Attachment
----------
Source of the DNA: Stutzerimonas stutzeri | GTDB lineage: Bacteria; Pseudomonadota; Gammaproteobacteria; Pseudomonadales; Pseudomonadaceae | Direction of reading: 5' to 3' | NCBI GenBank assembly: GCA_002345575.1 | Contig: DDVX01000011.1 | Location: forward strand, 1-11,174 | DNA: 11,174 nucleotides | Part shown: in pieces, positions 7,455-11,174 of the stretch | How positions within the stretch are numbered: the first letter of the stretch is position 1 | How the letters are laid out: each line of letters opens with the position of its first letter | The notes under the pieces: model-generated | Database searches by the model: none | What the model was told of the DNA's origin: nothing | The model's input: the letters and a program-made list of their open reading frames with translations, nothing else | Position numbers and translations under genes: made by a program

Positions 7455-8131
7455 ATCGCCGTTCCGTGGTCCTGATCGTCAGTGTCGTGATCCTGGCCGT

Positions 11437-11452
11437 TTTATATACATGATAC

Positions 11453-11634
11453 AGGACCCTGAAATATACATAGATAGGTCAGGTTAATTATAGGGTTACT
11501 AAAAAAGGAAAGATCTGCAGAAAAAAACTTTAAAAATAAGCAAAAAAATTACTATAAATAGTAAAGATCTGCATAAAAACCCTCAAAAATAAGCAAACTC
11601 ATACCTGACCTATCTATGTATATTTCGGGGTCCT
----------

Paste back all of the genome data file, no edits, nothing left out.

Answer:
Source of the DNA: Stutzerimonas stutzeri | GTDB lineage: Bacteria; Pseudomonadota; Gammaproteobacteria; Pseudomonadales; Pseudomonadaceae | Direction of reading: 5' to 3' | NCBI GenBank assembly: GCA_002345575.1 | Contig: DDVX01000011.1 | Location: forward strand, 1-11,174 | DNA: 11,174 nucleotides | Part shown: in pieces, positions 7,455-11,174 of the stretch | How positions within the stretch are numbered: the first letter of the stretch is position 1 | How the letters are laid out: each line of letters opens with the position of its first letter | The notes under the pieces: model-generated | Database searches by the model: none | What the model was told of the DNA's origin: nothing | The model's input: the letters and a program-made list of their open reading frames with translations, nothing else | Position numbers and translations under genes: made by a program

Positions 7455-8131
7455 ATCGCCGTTCCGTGGTCCTGATCGTCAGTGTCGTGATCCTGGCCGT

Positions 11437-11452
11437 TTTATATACATGATAC

Positions 11453-11634
11453 AGGACCCTGAAATATACATAGATAGGTCAGGTTAATTATAGGGTTACT
11501 AAAAAAGGAAAGATCTGCAGAAAAAAACTTTAAAAATAAGCAAAAAAATTACTATAAATAGTAAAGATCTGCATAAAAACCCTCAAAAATAAGCAAACTC
11601 ATACCTGACCTATCTATGTATATTTCGGGGTCCT